When Mark Sanchez finally is released by the New York Jets after this season, with the $8 million that forestalled their divorce in his pocket and his labrum repaired by surgery, the quarterback's tenure in Gotham will be summed up with a series of shocking highs and astounding lows, of dating starlets and being booed by Knicks fans, bookended by two consecutive AFC Championship Game appearances and a butt-fumble.
The Snoopy Trophy, after all, is why the Jets coach put Sanchez into an Aug. 24 preseason game against the New York Giants, after Geno Smith essentially had played his way out of the starting job with a miserable performance that looked a lot like the one he put together this past Sunday against the Tennessee Titans. MetLife annually awards the hardware to the winner of the preseason bout between the two tenants of the stadium bearing the insurance company's name. And Ryan inexplicably inserted Sanchez into the second half of that preseason game, behind second- and third-string offensive linemen who would not even make the Jets' roster, against defensive players desperate to make an impact.
The Jets never have admitted it was a mistake to put Sanchez into that situation -- they were trying to win the game, Ryan laughably insisted -- but Ryan's shell-shocked visage that night, with Snoopy bearing witness, told the real tale. That was the night Ryan turned sideways during his news conference, but he knew by then that his season had just been turned upside down. His rookie quarterback wasn't ready, his veteran had suffered a significant injury and he was stuck with a mess of the Jets' own creation with his job on the line.
Would this team have gone to the Super Bowl with Sanchez under center? No. But make no mistake: Sanchez almost certainly was going to be the starter after Smith melted down in that preseason game, and you don't need an MRI to read the results of the Jets' confounding decision-making now that the season is a month old. The Jets barely have escaped with victories against similarly limitedand undisciplined teams. When they took a step up in class, facing off against the New England Patriots and Tennessee Titans, they lost -- the latter in humiliating fashion Sunday in Nashville.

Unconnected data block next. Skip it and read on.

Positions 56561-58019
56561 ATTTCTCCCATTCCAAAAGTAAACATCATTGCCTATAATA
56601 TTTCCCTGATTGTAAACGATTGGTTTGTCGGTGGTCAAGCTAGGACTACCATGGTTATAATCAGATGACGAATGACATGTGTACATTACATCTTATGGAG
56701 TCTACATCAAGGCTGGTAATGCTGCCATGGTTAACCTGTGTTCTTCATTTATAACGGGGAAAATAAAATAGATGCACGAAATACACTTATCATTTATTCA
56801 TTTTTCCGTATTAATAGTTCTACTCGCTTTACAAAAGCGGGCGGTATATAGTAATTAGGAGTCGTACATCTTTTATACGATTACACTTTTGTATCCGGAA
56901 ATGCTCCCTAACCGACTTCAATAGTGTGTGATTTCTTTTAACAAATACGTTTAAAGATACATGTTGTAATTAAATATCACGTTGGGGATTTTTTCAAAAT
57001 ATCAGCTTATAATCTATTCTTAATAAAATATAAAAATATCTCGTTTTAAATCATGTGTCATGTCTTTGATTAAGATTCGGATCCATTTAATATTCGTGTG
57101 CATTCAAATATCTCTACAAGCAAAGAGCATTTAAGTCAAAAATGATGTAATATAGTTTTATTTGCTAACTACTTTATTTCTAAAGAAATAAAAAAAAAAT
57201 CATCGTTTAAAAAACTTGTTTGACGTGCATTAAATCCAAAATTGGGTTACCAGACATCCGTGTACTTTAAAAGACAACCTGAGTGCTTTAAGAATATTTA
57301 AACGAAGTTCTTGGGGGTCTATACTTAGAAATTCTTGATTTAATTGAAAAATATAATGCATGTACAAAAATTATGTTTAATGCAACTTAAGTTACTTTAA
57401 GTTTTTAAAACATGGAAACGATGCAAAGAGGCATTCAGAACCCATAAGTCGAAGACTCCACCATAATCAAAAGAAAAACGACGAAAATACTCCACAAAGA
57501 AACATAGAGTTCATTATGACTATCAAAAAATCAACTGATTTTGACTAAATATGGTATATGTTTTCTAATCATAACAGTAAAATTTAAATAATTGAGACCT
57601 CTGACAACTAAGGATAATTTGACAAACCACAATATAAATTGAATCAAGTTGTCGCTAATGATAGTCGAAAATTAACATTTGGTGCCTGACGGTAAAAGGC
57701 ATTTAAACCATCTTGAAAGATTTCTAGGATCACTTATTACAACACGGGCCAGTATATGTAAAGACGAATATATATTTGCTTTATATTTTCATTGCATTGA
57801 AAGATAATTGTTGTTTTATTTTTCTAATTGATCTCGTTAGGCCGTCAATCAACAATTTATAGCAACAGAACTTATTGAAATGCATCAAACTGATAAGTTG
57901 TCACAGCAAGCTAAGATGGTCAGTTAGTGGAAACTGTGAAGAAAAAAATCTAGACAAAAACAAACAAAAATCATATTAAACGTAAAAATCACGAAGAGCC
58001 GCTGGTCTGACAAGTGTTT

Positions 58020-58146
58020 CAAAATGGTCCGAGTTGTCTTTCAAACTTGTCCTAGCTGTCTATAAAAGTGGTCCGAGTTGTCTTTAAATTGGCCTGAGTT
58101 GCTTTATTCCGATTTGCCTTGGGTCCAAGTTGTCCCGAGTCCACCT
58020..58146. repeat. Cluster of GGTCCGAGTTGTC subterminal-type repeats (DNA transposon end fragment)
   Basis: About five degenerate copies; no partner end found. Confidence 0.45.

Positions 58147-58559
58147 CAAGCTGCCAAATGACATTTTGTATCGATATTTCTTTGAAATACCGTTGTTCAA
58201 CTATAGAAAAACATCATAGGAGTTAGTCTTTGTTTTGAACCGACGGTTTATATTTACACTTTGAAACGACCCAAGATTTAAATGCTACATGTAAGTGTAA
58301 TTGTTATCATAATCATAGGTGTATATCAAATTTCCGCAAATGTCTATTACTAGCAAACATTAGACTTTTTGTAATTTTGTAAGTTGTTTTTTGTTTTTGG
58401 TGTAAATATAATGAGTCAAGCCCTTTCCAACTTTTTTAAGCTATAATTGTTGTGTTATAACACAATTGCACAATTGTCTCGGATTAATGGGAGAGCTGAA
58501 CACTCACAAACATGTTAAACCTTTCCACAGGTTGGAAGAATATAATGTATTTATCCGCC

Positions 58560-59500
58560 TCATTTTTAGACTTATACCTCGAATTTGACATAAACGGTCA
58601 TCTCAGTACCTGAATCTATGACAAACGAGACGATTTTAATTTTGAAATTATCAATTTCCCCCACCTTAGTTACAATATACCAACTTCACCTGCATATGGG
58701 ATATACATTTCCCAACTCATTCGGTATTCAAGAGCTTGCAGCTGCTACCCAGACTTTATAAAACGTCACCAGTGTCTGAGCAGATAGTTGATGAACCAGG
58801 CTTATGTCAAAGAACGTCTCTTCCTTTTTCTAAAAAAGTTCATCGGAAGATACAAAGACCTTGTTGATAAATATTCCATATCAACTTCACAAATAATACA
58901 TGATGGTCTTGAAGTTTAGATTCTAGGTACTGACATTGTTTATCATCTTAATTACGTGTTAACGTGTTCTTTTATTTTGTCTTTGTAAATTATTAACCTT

Maybe Sanchez wouldn't have done any better. In the preseason, after all, he still was a quarterback who made the same mind-numbing mistakes at times. But let's think about the bigger picture here. A clearly perturbed Ryan gave Smith a limited vote of confidence Monday when asked if he was considering benching the rookie -- "It's not a thought at this point right now," he said -- and sticking with Smith is the right decision. But wouldn't it be nice to at least have a viable option besides inexperienced Matt Simms and too-new-to-know-the-playbook Brady Quinn if Smith doesn't improve and his confidence is in peril? Now that Sanchez is going ahead with the surgery to repair his shoulder, the options officially are erased -- there will be no return from injured reserve, after all -- and so, too, is the marriage between first-round draft pick and the team he was supposed to rescue.
Sanchez has let the Jets off the hook by taking the high road since suffering the injury -- actually, he's done that throughout the past few seasons. He didn't blast the team last season when it acquired Tim Tebow and his circus, and remained mum about his feelings this season. Josh Freeman could learn something about behaving like a professional from Sanchez; it is ironic that Freeman and Sanchez -- two of the three quarterbacks taken in the first round of the 2009 NFL Draft (Matthew Stafford was the first) -- will both enter free agency as highly damaged goods next year.
For almost a year, it has seemed obvious that Sanchez probably would benefit from a fresh start somewhere else, just as the Jets would have been better off had they been able to make a clean break last offseason. The dumbfounding contract extension that former general manager Mike Tannenbaum gave Sanchez as a kiss-and-make-up present after the team's unrequited flirtation with Peyton Manning tied the two together, like cement shoes to a franchise that wanted to swim away from its tortured past.
Instead, Sanchez and the Jets are sinking at the same time. It seems fitting that a cartoon was the impetus for it all.